It was a hard realization, but I accepted that. Now Linda and I remained close as ever; I would just go sit inside with her.  We’d talk and laugh for hours. Craig and I wrote letters weekly and talked on the phone a lot. You’d think he moved to Morocco. Really he was less than an hour away, but when you’re 12, it might as well have been on another continent. So as far as hanging out, going places and doing things, new friends had to be incorporated into my life.

I could always easily adapt to new situations. When my mother died, I adapted. When Linda “made a double” and was then a grade ahead of me in school, I adapted. I made friends easily and was able to get along quite well in my new post-Linda classroom situations. I buddied up with Cheryl in 6th grade, Stephanie in 7th, and Rhonda, Marilyn and Jeanette in 8th.  They were cool for talking on the playground during recess and walking back and forth to school. But what’s interesting is none of those friendships stuck. Now I do need to add a word about Carla. Carla and I had been friends since 3rd grade; she hung with Linda and me. Carla, too, made a double, so we weren’t in the same classroom. She lived right behind me on Justine. We became close, but Carla’s family moved away right after 8th grade. (BTW: I was slated to make that same double a year before Carla and Linda. My parents vetoed it. Yay, Mom and Dad!) There also was a forlorn-looking girl who always stood by herself on the playground named Clotele. I don’t really know how Clotele and I became friends, but in high school we were in the same homeroom and were locker partners all four years. We ate lunch together, were in the same classes and she could be trusted. And no two girls partied harder than us in college, fake IDs in tow.

I first saw Donna as she was walking down the alley that divides Laflin and Justine. She was coming home from a Girl Scout meeting. I was playing in my backyard with Carla. Carla and Donna knew each other from Justine. When I started hanging with Carla on Justine, I got to know Donna and the kids on that block. I didn’t really care for the Laflin kids, and I found I really clicked with the Justine kids.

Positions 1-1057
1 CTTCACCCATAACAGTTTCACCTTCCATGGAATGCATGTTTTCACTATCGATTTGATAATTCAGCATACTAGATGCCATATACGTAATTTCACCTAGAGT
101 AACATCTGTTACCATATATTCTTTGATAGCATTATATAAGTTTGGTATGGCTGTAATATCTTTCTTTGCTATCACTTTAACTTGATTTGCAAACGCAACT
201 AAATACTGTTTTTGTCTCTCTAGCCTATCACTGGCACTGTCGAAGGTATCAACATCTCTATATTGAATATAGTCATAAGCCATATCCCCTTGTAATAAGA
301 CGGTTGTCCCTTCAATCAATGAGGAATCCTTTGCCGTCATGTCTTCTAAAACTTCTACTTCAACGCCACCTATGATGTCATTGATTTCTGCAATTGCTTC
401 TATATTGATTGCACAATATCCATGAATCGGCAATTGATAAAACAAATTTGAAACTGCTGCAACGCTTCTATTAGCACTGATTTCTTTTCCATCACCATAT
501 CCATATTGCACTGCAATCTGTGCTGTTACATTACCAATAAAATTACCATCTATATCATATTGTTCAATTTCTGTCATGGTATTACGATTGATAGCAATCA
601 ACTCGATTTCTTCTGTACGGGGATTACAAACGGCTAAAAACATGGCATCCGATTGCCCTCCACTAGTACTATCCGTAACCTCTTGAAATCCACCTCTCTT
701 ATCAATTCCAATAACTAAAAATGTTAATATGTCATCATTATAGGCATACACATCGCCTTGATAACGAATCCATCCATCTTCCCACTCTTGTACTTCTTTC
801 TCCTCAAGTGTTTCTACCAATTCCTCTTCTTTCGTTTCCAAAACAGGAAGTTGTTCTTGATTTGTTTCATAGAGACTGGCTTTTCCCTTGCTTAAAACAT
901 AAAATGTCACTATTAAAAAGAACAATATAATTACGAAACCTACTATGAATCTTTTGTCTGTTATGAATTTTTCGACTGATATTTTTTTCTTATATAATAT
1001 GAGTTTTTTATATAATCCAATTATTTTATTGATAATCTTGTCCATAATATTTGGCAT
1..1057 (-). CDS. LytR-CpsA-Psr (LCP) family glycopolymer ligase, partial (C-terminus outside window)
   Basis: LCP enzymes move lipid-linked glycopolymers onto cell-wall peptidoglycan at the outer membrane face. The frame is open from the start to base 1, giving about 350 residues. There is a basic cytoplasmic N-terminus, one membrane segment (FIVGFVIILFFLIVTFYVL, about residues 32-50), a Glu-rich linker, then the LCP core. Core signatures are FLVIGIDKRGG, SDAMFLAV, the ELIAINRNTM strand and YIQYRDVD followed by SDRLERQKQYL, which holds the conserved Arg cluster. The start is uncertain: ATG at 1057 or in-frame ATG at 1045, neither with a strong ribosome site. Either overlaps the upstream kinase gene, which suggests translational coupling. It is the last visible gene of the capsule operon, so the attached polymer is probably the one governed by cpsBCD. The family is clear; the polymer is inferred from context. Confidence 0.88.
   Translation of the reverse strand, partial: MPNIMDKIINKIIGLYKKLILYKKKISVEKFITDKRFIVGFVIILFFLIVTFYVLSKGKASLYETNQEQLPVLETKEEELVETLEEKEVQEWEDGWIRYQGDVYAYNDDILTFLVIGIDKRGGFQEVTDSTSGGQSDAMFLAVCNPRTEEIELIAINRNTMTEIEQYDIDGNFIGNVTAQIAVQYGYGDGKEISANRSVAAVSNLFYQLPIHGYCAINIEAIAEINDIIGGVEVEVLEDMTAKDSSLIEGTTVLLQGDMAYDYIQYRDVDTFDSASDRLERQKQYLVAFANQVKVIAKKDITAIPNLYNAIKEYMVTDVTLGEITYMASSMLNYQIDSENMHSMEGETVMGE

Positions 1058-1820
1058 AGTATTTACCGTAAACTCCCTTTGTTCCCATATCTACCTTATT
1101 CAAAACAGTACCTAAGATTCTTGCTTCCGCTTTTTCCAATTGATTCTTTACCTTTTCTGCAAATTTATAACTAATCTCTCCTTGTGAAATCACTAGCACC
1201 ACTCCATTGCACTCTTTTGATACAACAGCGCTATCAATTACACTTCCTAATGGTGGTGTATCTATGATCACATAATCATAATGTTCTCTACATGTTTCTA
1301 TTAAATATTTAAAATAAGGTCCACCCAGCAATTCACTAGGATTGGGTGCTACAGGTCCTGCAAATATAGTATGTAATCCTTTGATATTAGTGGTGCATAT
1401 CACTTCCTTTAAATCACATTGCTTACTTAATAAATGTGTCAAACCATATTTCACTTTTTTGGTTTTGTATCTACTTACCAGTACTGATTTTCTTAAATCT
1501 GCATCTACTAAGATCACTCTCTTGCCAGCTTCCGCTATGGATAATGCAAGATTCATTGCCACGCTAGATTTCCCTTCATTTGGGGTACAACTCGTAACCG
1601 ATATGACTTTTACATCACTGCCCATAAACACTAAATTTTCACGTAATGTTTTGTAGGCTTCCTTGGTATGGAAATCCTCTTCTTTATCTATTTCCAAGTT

They say that when you are growing up, you have friends by proximity. I had to be with the Laflin kids because they were there. As you get older, you have friends by choice. Those are the important relationships. I chose to go over on Justine. I chose to go over to Donna’s house and hang out with her. The cool thing is she, also, chose me. She would come to my house. She would call me. We went places together. And what’s even cooler—we are close to this hour.

Donna was the one who came outside. We shared experiences. She joined my neighborhood drama class.  And when I started taking acting classes downtown, I could take her around those kids and she would fit right in. We went through the Stupid Boy Thing together. Later, we would go through the Stupid Man Thing together. We pledged the same sorority. We are sisters. Boys, thinking we were lying when they tried to hit on us, would challenge, “How can yall be sisters and have the same name?” We would say, “My mother is not her mother and her father is not my father,” or “When we were born our parents couldn’t afford separate names.” (The goofball we said that to actually believed it.) I was adopted into her family, and my father will kill anyone who says Donna isn’t his daughter. And yes, Donna’s mother features prominently in my wedding pictures standing next to my husband, my father and me. There are also very cool pictures of me, Donna and Clotele—my only bridesmaids—laughing at the reception. My brother Craig made sure things moved along smoothly that day.

I haven’t seen Linda in many moons. Not my choice. I assume she’s fine. If she wasn’t, I’d hear about it. I have indirect links to her family. However, some people are in your life for a reason, a season or a lifetime. Let’s hear it for the Lifetimers.

Recent pics of Donna, Ebon Craig* and me                                        Clotele and Donna

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*Craig recently legally changed his first name to Ebon Craig.